14. THE LAST GOODBYE FINDING RESOLVE AND RESOLUTION This is written from the perspective of someone broken by emotion and escaping into their own mind to find solace in face of the reality of the world. It might be triggering to some audiences and elicit emotion in those who have gone through a similar set of experiences. As someone who has gone through plenty in my life, I hope to depict a tale of overcoming adversity rather than being imprisoned by it. Nonetheless, this is a fair warning to those that would rather not be reminded of such times. The City of Crows was a place usually filled with liveliness. But inside a small estate set by the wayside of the Karosgrad Colosseum emanated an unusual stillness. From the very moment one approached the door a lingering sense of sadness was felt. There was only pain now. Where the spacious home had once been filled with laughter, joy and active children, there was only this silence, this omnipresent feeling of death. Were it not for the whipping of family banners from the wind and the rattling of the tugging lantern chains, one might think it abandoned. In truth, it was far from so instead those inside were no longer fully grounded on this earth. But for now, the living room only held one figure whose gaze did not wander; that gaze was settled, settled forwards and staring off somewhere distant. Beneath those lost eyes, the elderly man’s beard had grown dishevelled from a lack of care and his mopish hair, which clung to his cheek and even laid strands across his gaze. The Patriarch of House Colborn was listless and all strength had long since left him, his greyed hues which so often held warmth were empty, filled only with a void of vitality, lacking in life and any sense of emotion else than hopelessness. Was this oblivion? To be cursed with a rarely seen long-lived star who others envied, only to watch those beloved part from this world, to be burdened with pain, again and again, assaulted by quandary after quandary. Was this life? To bring about and birth endless treasures only for them to be taken before one has a chance to appreciate them in their fullest value. To experience things that stab wounds to one very soul that not even prayer can heal, that cannot be mended by magic. Was this fate? To work until one's bones were brittle and one's hand could barely rise properly, only to be punished and put in one's place, to be reminded of the woes of the world and to be pained by twisted reality. A burst of hoarse croaking laughter escaped the elderly man’s throat as if a thousand grains of sand sliding against each other, his throat more parched than a man wandering the desert, as if water couldn’t sate him anymore. With each set of sounds, his throat twisted in pain, eventually leading to a series of coughs, and only a few more pained croaks as if he had swallowed a fly followed. There was a ringing in his ear which had yet to disappear since he had heard the news, that dreadful set of news. Whenever he tried to remember it was like an onset of fog clung to his very mind. What have I forgotten? What was it I’m trying to remember? His mind could not sustain this line of inquiry for long before the fog overwhelmed him again, eliciting another series of wind whistling through his throat, barely able to be called a chuckle, more if anything as if the soul was attempting to leave his body. In his blurry vision which grew darker with each coming moment he could see two figures, two adult men who spoke in the room before him, he could almost hear their voices now. Yes, almost. He was trying his best to make out those voices. The blonde-haired man and his opposite who wore a well-trimmed dark mane walked about the room, two opposites. Why can’t I remember their names? In the chair sitting across from where the disheveled man had sunk into the sofa was a figure he was far too familiar with, the third one present. It was from this man a much deeper and stern voice carried forth. “How long will you do this to yourself?” Adrian’s eyes were still staring in the direction of the two younger images who were silently laughing in the distance as if still alive, a distant memory of better days. The only thought lingering in his mind was why couldn’t he hear them. Breaking his line of thought was the sound of someone clicking their tongue, far too familiar. It caught his attention as it continued in its deeper tone “How long Adrian?” With his name being called he caught himself and as if echoing the thoughts of the person sitting across from him he asked himself. How long has it been? With each moment after the miasma which covered up his thoughts slowly loosened, each eliciting a thought. How long have I been sitting here? Before he could ask himself the next question he heard again that voice, the voice of his father. “Would you rather trick yourself until you are your own prisoner, guard and executioner? And what for? To live out a fantasy of what once was, of what cannot be any longer even if you so dreadfully wish it to?” gruffed the voice, one strained from many years of pipesmoking. He could almost smell the tobacco waft off of his father’s breath, strong and overwhelming. “Will you not return to them?” came the next sentence which echoed now through the elder’s mind. With what had clung across his mind and left it clueless slowly clearing, so did the vision around him, the brightly lit room full of warmth, with its two presences slowly breaking and giving way to an empty home, dark and empty. The fireplace held not even embers and brought no warmth to the cold which filled up the place. “Return to them? Who will I return to? What do I have left to do?” He asked himself while looking to the window which reflected in it a gaunt and harrowing face, his boney cheeks most prominent. His hands which had lay slack slowly making for it, twig-like fingers lanky and absent of warmth, clinging as best they could to a feverishly sweaty forehead. Next to him on the sofa sat Anabel with a tray that held a set of steaming soup bowls, her hands scarred with half-bandaged cuts from her labor. “Find your resolve my son. . . find it as you once did in your youth and bring about the change you want to see in this world. I know you are capable of it.” So came the last words before the elder returned fully to reality as he was jolted by a warm hand, which reached out and caressed his sunken cheek. He barely managed the words through parched lips. It came out in rasps. “My child. . . how long have I…?” With the fog gone now, he knew he’d been through a cyclical process - this wasn’t the first, more so the third or fourth and Anabel had been by his side through it all - his far too kind granddaughter - they all were the treasures of his long-gone Gwyn and what she had wished for the most. That was what made all of this so difficult, with each of their deaths a part of her died with them, a part of her he could never reclaim nor hold to him tight. With each pressing thought, small beads slowly rolled down his cheeks, staining the warmth which covered his right side. Her expression was weary and helpless as she was already not good with people as it was. But even the face of his granddaughter which seldom held much but shyness was covered in worry. With a voice like the soft midsummer gale that carried forth words. “A few hours, I had to reheat the soup twice.” She intoned the last perhaps more in an attempt to hide her worry. But she clearly wasn’t willing to divulge exactly how long it had been. “S-So long?” “That long, yes,” she answered. With the warmth leaving his cheek, his watery eyes drifted down to an extended bowl, held by a caring hand. As his hands gripped around the shape and found long heat he sank in a spoon and ate a mouthful of soup. To his surprise, it tasted better than anything he’d ever eaten, not because of the flavor, but rather because of the hands who had toiled to make it. “Baldram helped, even he seemed to realize what state you’ve been in. . . since.” She caught herself and became numb, her body rigid. He would have let loose a boisterous chuckle in moments like these in the past yet he didn’t find it right to do so, nor was he able. With all he could, he finished off the bowl after an extended period of time sat in relative silence. Though Anabel still remained by his side through it all with fidgeting hands and stirring the cushions of the sofa ever so often. “I’ve sat still for far too long.” Came a voice that had recovered some from having been wet with a meal and his appetite filled. “They say a blade will lose its sharpness if not used, but a trained blade never goes fully dull, ha.” He let out a very short laugh as he monologued a little for the first time in days, weeks even. Putting the bowl down on the tray and extending a thank you to his granddaughter he pushed off of the sofa and came to a stand, making way for his study. While making his way up the stairs brief flashes of what had put him in his state came over him. He had held onto the lifeless body of his grandson Godric with a grip so strong it had split nails and broken a finger. The man’s leg had been as best as possible sown back to where it had been cut off so that he might be whole for a funeral. Thunk, thunk with each step upwards carried another memory. He had wailed his eyes out until red and baggy, his very body broken, wracked with emotion - as if gripping onto any last memory he could of his precious descendant - the heart of his heart and gem to his eye - priceless to him each branch that made up the Colborn tree. Thunk, thunk it continued. He had returned to a home abandoned by Godric’s daughter and his eldest son drinking away his woes, the little one closing himself off from the world. They each sought their own ways to escape from reality and to close themselves off from accepting what it all meant. He had sunk into the sofa then in a moment of helplessness, in a moment of delirium, stuck there as if piecing together a time before all of this had happened and bringing it into reality. He was a craftsman since birth and adventurer by choice, but no tool could fashion him a replacement, no vision or dream could replace what he had lost, and no amount of travel could find his grandson. Thunk, thunk he finally came to a stop at the top of the stairs in front of an oaken door. With a rattle of keys, he slid a key forward and cranked the path open to his study. “I will be the change I wish to see in this world, my fate my own, my journey one of my own making.” He muttered a promise he had made to himself many years before when he had told his father after the tragic passing of his mother, that he wished to return to their homeland, to Haense. His father having seemingly expected as much handed him a bag and retinue, to offer him safe passage. “Your journey will be difficult, there will be times when you wish you hadn’t taken this path and instead taken the easy way out. Will you still travel down this thorny road knowing so?” As if responding to that distant past he whispered beneath his breath, when coming upon his armour and sword. “Now and forever, for inaction is the death of Man and sloth is the downfall of his Kingdom. I will carry forward my virtues and bring upon them my beliefs, my hopes, my dreams.” With newfound resolve he donned himself fully as he had done in times past, slinking his blade into its scabbard - sister to Aeternus. In its shimmering reflection, he saw his sharp gaze which carried with it the strength of his youth before fully sheathed. The blade had been maintained with great discipline as he had been taught to, perhaps he had forgotten to maintain himself - but he wouldn’t forget how - he would forge of himself a new blade that would shine brightly. When he finally came down the stairs with the sounds of his heavy steps following him, strained by his aged body which might give out any moment, he saw at the door his Burgrave Rudolf Vyronov - ready and waiting. He was the diligent sort and a truly loyal retainer, as his ancestors were likewise, once and now again bannermen of his family and bonded brothers. “Have I kept you waiting?” He shot back with a grin that finally graced his features. “Not at all Bossir, I have readied your horse and stand ready for your orders.” The Vyronov stepped forward and hung a cloak around Adrian’s pauldrons, clicking them in place. “Let this old man ask you something Rudolf, not as your liege, but as an elder.” He stated while opening the door to the fresh wintry wind outside, blowing into the home, as well as showing the black steed stationed outside. Turning back for a moment he spoke the all too familiar words. “Your journey will be difficult, there will be times when you wish you hadn’t taken this path and instead taken the easy way out. Will you still travel down this thorny road knowing so?” The younger Vyronov looked at Adrian with no uncertainty and flashed a small cheeky smile that he so often hid behind his well-mannered exterior. “Where you go I follow, where you ride I travel and where you die I shall draw my last - now and forever.” Adrian couldn’t help himself from letting out a chuckle. “Well said. If I was cursed with a long life it seems I was likewise blessed with good company and companions, you never disappoint my Burgrave.” The Vyronov held in his head thoughts of the Elder that he might not realize, for to him, he was more than his liege. No, it was fair to say they were family and he had guided him like a father, and he wouldn’t forget it. Whipping up a storm the two set off for a Haeseni Monastery where the holiest man of all lay in a coma. When let into its hallow chambers the elder kneeled down at the head of the Pontiff’s bed, speaking softly, he recited passages from the Scroll of Auspice. “Bear witness to this prophecy of Sigismund, of the line of Joren, revealed in his last days as he gaze into the Face of God. Attend, brothers, and record my revelation: Behold, and the shadow of GOD is cast thrice upon the land, and thrice the light of instruction is obscured, and men tread the sea in its wake. Now Iblees is rising from the Void. And his chains are augmented, and they are become two wyrms, one beautiful and one terrible. The world is given over to them. The first wyrm is Vargengotz, and he goes forth to conquer and to rule. His six heads bear six crowns, which are the great kingdoms of the world, and he lets no evil be spoken of him. His body is black iron and his wings are dark smoke. The banners of the world are struck down before him, and the sky and mountains are his conquests. And Vargentgotz calls forth three deceivers in the guise of messengers, with wings of cold fire. They are called Justice, Glory, and Reward.” Scroll of Auspice 1:1-9 “The Evil Heart of Iblees rears its ugly head. In my moments of wavering strength, it has taken two of my descendants from me, brought to the Seven Skies before their time. When the deceiver of Justice came to us in the image of St. Karl. His words were not of Justice but in its stead wrath misguided. When those present were fooled I was not swayed, nor did I listen. Holding in my heart the Holy Scrolls to which I leave my trust in.” With more intonation he spoke yet again, lowering his head further towards the ground as if beginning to bow - bowing to God. “Then I found in my land a woman strung upon a cross, perverting the holy. Below she was written in my people's tongue an idiom dear to my heart that only daemons could whisper or know, but I did not waver. When the man of many faces appeared before us I knew it was the deceiver of Glory, and so I swallowed my pride, revealing to the Knights and Acre my failure, trusting in the sacred.” When his palms finally touched the ground he came to a full kowtow, his head touching the floor. “Thus came the last deceiver of Reward before us in the shape of Sigismund III purporting to represent the will of the Golden and the wealth of his legacy, but in him, I found none but Avarice, and so my faith was tested yet I did not waver.” Remaining as he was with tears straining at the corners of his eyes only held back by his own will he spoke in a shout for the first time since Godric’s death. “I will have NO DEBTS LEFT UNPAID during my watch, their evil will be returned threefold, each a mortal blow to their cohorts for the sins against my heart and soul!” “NO EVIL LEFT UNPUNISHED on my watch for my hand will strike that which corrupts the land and the heart of Man, a vessel to the holy, may I take up my sword to strike them down in His name!” “This will be MY LAST GOODBYE to Him, for the forces of Iblees shall be vanquished and their influence freed from the earth at last. A Crimson Inquisition to guide us on such a path towards salvation!” With his last words echoing within the bed chambers it seemed to stir something in the Pontiff as his fingers slowly curled, slowly waking, slowly returning to his flock. Only time would tell if the Elder would have his answer, but he was ready to wait, wait as long as need be. For no man or woman to feel what he had felt, helplessness ever-permeating, pieces of their heart ripped from them. “Holy is thy cross and holy is thy word, crimson is thy punishment.”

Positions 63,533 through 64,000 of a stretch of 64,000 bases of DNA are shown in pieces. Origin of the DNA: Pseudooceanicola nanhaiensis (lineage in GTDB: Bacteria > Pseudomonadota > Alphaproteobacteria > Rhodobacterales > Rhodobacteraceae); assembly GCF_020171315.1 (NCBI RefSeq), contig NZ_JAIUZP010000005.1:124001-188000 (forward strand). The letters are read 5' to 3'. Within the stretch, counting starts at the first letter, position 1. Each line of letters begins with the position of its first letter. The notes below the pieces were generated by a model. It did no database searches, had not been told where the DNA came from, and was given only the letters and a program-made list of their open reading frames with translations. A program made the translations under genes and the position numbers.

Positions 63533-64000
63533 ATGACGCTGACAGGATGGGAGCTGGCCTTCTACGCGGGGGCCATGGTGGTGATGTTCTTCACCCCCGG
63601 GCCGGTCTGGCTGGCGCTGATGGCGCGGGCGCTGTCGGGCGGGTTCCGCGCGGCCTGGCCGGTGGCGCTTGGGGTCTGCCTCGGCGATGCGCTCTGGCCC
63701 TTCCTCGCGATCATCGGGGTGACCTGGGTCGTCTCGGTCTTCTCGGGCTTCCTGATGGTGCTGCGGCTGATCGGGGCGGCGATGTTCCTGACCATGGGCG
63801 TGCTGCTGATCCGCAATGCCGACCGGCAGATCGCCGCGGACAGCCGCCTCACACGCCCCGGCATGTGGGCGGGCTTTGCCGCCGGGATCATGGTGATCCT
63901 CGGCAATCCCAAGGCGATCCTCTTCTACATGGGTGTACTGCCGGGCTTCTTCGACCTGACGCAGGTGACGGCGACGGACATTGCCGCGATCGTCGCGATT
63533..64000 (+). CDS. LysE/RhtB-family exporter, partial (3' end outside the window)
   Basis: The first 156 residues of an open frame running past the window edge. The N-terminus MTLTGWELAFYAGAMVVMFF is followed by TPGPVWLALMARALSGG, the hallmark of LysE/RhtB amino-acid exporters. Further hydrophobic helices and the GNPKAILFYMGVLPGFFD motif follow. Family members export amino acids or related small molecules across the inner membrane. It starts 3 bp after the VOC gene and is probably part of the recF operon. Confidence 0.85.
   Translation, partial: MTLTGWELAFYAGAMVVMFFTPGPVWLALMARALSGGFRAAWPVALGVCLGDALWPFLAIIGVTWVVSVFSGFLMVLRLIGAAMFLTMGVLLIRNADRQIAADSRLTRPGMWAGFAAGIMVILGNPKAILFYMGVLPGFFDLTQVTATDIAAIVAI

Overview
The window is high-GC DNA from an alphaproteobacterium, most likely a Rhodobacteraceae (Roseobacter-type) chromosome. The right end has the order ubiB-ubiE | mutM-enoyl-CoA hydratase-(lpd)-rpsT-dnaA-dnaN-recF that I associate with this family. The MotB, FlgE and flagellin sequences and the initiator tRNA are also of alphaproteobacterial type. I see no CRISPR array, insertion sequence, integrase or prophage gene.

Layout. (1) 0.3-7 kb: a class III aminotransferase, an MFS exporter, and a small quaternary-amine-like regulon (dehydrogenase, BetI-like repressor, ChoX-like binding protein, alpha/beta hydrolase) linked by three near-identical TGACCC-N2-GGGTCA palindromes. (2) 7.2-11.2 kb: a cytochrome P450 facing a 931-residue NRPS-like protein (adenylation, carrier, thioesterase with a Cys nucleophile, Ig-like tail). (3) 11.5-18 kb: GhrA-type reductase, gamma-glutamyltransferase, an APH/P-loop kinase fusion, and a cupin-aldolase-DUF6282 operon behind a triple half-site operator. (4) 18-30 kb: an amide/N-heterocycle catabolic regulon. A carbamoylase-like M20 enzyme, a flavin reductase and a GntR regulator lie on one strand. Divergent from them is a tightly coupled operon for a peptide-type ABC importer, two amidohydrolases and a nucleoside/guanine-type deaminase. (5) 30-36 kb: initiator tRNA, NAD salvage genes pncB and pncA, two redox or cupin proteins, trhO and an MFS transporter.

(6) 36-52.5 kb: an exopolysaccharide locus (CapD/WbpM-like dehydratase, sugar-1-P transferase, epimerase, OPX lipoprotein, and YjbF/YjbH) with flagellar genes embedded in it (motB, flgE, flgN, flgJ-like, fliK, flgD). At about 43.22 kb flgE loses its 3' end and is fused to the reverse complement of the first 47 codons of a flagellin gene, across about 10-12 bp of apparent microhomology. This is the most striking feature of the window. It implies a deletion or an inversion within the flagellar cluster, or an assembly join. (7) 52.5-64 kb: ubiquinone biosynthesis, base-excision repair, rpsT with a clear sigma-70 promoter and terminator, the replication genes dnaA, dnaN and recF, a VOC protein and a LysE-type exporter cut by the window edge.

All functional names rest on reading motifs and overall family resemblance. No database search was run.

15. A Colborn Rp story ~Baking Mayhem~ It was an ordinary day just like any other in Haense, and Little Adrian had just gotten done with his feeble attempts to impress his family in the tavern’s “strength test”; though it wasn’t only him who failed this hammer and anvil strength test. His whole family aside from his mother, Makenna Colborn, kept failing to hit the anvil with enough strength - most of it was due to the large crate of rubber mallets that sat next to the anvil. Adrian, His Father Godric, and his best friend/2nd cousin Dominic Colborn kept using them instead of the real hammer. That was until Aren Colborn, Adrian’s other best friend, hit his toe instead of the anvil, but this wasn’t a rubber hammer this time - it’d leave him on the ground in pain for a good bit as Godric aided the young man. Meanwhile, Makenna saw this as an opportunity to give her a go at this test. With a resounding ‘BANG’ she not only struck the anvil with an extreme amount of strength on the scale, but she’d also strike awe into those around her. Little Adrian was astonished by her power and wondered if she had taken up blacksmithing or woodcutting in secret. After the chaotic line of people wanting to take a go at hitting the anvil had cleared, Godric decided it was time to get home for some rest and a nice dinner with the family. Makenna even suggested that she and Adrian should bake cookies together; of course, Adrian agreed with her suggestion and even got to invite Dom and Aren along for the coming adventure. Once the group had reached the house Makenna and Aren went inside to set up the cooking area while Dom and Adrian went outside with the dogs so they could do dog things. It didn’t take long for the boy’s curiosity to get the best of them - a very thorny berry bush with ripe and tasty wild berries riddled all over it caught their attention. The dynamic duo of Colborn's began picking from the berry bush. Some were extremely sweet while others were exceptionally bitter, though while they picked and picked little Adrian would prick himself in the hand with one of the hundreds of thorns on the bush. “Ouch!” He yelled out with a small amount of panic filling his voice. Before Dom even knew what was happening, Little Adrian had caught his whole back in the monstrous bush - this covered him in small cuts where the thorns still stuck in, abrasions, and scrapes. Adrian’s first instinct was to rub his back against the nearest surface that he could see, and this of course did not work! Dom ended up brushing and picking a lot of these thorns from his back as Aren and Makenna checked to see the commotion that was going on outside. After a brief chat, they’d all go in and start baking the Legendary Colborn cookies! ~A Picture of the Kitchen Workspace~ The boys all began dragging out materials from the barrels in the pantry - Adrian even managed to come across the cinnamon, rat poisoning, and cooking wine, unintentionally, while searching for several ingredients. This led to him and his mother conversing over the heroic actions that he had done not too long ago: He stole his dad’s shipment of dried kelp blocks to donate it to the Kingdom since, in his opinion, it was not too useful for his family compared to how those in the kingdom planned on using the blocks. While this conversation transpired, Aren and Dom started mixing the various ingredients in the other room; they didn’t seem too responsible together - Aren cracked an egg on Dom’s forehead, causing a mess that Makenna scolded Aren for. Nonetheless, the ‘fellowship of the cookie’ continued on their quest to bake the best cookies ever. They shortly ran into some obstacles that impeded their baking journey: Makenna and Dom fell asleep in their chairs, leaving Adrian and Aren to finish the Legendary quest on their own! A sudden surge in productivity fell upon the two, and they prepared the rest of the recipes with all their hearts - eventually, the delicacies were ready for the furnace! Adrian slid the tray into the baking machine and waited for it to be Done. The cookies were finally ready, and Adrian went to take them out of the Furnace. Suddenly, as he pulled the tray out, flaming kindling and hot coals slid out onto the ground! ~The Severity of the flames~ (According to the 5-year old Adrian Andrik Colborn) The chaotic and violent flames whooshed and hollered at Little Adrian, and shook him - the boy held himself together though. He stood brave in this hellish scenario and ran to the basement with Aren and splashed one bucket after the next onto the raging flames. Finally, the last conflict the two faced was dealt with in a controlled manner. The Fellowship’s quest was now complete! The two still-conscious children dug in and feasted upon the cookies that tasted like a “extremely expensive fancy restaurant food” (Adrian Andrik Colborn). Signed, THE HONORABLE, Esmée Gabrielle Kortrevich, Viscountess-Regent of Krusev Published By, Adrian Andrik Colborn